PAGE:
Quartz Daily Brief—Europe edition—The Pope and Putin, Iran’s nuclear deal, China’s sea claim, NFL commercials

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What to watch for today

The tsar meets the pope. Russia’s president, Vladimir Putin, visits Pope Francis in the Vatican for their first meeting since the pontiff’s election. There are hopes that the Argentinian Francis, lacking his predecessors’ European political baggage, could mend the rift between the Catholic and Russian Orthodox churches that appeared after the Soviet Union fell apart.

Reading Japanese tea leaves. Economy wonks will scour the minutes of the Bank of Japan’s Oct. 31 policy meeting, due out today, as well as governor Haruhiko Kuroda’s remarks at a conference in Tokyo. Kuroda has been sounding bullish of late (paywall), but the previous month’s minutes showed some of the bank’s board worried about slow wage growth (paywall).

The lords of the sea convene. Delegates from 170 countries converge on London for a nine-day confab, the International Maritime Organization’s biennial assembly. At the top of the agenda is a plan to make countries submit to audits of their compliance with international treaties, particularly on safety and environmental pollution.

Over the weekend

China claimed air rights over disputed islands. Beijing established an “air-defense identification zone” over disputed islands in the East China Sea, saying it could identify and take military action against aircraft in the area. Japan, which also claims the islands, refused to recognize the zone, while the US said China’s move was an  “escalatory development” that raises regional  tensions.

Beijing is probing the Sinopec blast. 52 people were killed following Friday’s explosion in the eastern city of Qingdao, and the country says it will investigate safety at oil and gas pipelines.

Honduras voted for a president. The ruling party candidate claimed victory, but so did his leftist opponent, meaning a showdown could loom ahead.

Iran agreed to trim its nuclear program. In return for restricting uranium enrichment, Iran got a slight easing of sanctions. After months of failed talks, the deal has been hailed as the biggest foreign-policy success of Barack Obama’s presidency, but Israel and Saudi Arabia (as well as US Republicans) think Iran is getting off too lightly.

Swiss CEOs fought off a pay cut. Voters rejected a referendum measure to limit executives’ pay to a maximum of 12 times that of junior employees, after a vigorous campaign by employers arguing that it would make Switzerland less competitive. (In the US, CEOs earned an estimated 273 to 354 times more than rank-and-file workers in 2012.)

Ukrainians marched en masse. After president Viktor Yanukovych abandoned talks on a free-trade pact with the EU, Kiev saw the biggest protests since the 2004 Orange Revolution as some 110,000 people took to the streets. Yanukovych is under pressure from Moscow to join a Russian-led trade bloc instead, but many Ukrainians want to be closer to Europe.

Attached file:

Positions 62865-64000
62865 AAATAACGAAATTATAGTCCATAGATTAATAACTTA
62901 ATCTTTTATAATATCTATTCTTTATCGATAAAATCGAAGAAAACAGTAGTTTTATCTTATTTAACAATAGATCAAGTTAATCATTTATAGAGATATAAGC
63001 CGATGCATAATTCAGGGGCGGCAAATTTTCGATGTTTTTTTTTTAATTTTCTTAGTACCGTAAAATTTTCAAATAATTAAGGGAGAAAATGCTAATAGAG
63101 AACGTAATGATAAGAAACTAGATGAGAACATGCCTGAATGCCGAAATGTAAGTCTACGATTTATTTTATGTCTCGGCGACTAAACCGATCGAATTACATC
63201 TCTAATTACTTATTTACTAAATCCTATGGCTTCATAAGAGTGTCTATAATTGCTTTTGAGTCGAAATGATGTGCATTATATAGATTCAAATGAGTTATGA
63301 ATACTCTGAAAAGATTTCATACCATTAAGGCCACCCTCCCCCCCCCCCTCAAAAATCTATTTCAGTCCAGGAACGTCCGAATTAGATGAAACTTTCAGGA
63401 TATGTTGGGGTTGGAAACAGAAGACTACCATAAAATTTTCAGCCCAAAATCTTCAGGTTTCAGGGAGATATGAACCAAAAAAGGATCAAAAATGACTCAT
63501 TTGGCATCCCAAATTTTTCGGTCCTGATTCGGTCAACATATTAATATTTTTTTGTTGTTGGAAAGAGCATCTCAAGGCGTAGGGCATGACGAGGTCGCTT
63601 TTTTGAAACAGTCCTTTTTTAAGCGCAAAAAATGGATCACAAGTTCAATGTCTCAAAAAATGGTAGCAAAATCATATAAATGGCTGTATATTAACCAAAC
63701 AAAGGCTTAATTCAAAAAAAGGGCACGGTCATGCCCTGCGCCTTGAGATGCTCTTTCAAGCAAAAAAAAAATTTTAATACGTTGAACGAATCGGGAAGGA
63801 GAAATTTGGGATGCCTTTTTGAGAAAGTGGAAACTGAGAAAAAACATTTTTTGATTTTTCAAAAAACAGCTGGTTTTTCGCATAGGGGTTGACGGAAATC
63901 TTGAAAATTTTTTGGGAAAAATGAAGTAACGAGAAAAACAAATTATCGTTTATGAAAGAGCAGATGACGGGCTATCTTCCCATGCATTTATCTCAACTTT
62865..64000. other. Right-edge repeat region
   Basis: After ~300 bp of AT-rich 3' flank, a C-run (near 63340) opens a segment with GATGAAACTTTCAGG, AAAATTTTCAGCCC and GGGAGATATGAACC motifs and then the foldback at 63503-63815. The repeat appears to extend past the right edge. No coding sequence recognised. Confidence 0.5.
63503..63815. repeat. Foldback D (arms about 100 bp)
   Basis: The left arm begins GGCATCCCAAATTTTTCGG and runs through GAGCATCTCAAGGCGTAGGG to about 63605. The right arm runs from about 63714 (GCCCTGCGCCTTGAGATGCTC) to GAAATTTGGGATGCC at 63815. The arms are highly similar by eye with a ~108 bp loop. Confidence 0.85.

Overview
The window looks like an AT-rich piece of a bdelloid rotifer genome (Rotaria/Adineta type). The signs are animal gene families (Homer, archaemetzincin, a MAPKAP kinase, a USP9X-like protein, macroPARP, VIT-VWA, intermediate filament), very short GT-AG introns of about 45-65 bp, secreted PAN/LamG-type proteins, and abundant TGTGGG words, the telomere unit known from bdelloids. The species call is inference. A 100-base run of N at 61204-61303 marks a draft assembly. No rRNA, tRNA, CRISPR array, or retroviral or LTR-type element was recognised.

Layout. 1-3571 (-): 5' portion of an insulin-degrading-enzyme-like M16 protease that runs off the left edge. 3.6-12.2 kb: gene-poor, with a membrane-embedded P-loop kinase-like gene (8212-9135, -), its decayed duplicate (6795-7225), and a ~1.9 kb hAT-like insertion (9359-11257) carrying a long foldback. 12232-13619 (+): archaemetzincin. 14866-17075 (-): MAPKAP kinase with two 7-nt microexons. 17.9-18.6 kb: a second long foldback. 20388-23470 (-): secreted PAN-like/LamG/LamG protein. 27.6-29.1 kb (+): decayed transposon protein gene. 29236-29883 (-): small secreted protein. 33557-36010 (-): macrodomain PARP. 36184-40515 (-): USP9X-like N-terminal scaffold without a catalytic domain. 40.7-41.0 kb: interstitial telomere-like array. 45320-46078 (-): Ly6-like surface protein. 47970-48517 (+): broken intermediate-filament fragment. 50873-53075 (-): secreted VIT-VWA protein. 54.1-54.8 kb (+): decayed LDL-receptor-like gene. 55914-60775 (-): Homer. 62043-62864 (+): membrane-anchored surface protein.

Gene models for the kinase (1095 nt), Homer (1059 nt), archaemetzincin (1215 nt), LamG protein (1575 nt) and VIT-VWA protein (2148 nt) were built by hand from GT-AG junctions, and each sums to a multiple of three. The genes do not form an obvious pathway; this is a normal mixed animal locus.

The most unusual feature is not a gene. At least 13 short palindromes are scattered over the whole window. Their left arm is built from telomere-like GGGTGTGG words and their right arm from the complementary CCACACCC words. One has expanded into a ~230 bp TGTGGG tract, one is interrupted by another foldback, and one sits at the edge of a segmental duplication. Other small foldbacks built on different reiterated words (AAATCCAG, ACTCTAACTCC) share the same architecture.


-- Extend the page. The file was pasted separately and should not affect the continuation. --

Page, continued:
A new hepatitis C pill got the green light. The US Food and Drug Administration approved simeprevir, a drug from Johnson & Johnson and Medivir, which is claimed to halve the treatment time for the disease. Drug firms are racing to roll out new treatments for hepatitis C, the market for which is projected to be worth $100 billion over the next decade.

More woes for the 787 Dreamliner. Boeing warned airlines that the GE engines fitted on some 787s could lose thrust if the planes fly too close to high-altitude thunderstorms. Japan Airlines said it would stop using the 787 on some routes. Airlines had to ground their 787s earlier in the year after batteries caught fire.

Quartz obsession interlude

Tim Fernholz draws up an approximate map of the world’s tax havens.“The map reflects both the changing pattern of illicit finance and the loose approach to global reform. You may be surprised to see that the Cayman Islands is largely compliant, given its reputation as a tax haven, but that reflects increasing pressure from the UK for the Caymans to clean up its act and start learning the real identities of the people using its banks.” Read more here.

Matters of debate

Don’t go to law school. Job prospects are horrible and hyper-capitalist educational institutions continue to exploit students’ ambitions.

The flawed Iran deal is the least worst option. Being tougher on Iran would strengthen its hardliners.

The financial sector needs cutting down to size. Society would be better off if the banks were smaller, and the left shouldn’t be afraid to campaign for it.

Poverty creates bad decision-making. Being poor distorts incentives and discourages long-term planning.

Surprising discoveries

Serious Christmas lights. An Australian family set a new Guinness World Record by stringing up 502,165 blinking bulbs along 31 miles of wire.

Eric Schmidt’s personal guide to Android. Google’s executive chairman wrote his very own instructions to help his “iPhone friends” convert to Android.

What it’s like to be an executioner. A man who put 62 people to death for the state of Virginia answers questions.

The average three-hour NFL game contains 100 commercials. And just 11 minutes of actual football.

Our best wishes for a productive day. Please send any news, comments, spare Christmas bulbs and memorable NFL commercials to You can follow us on Twitter here for updates throughout the day.

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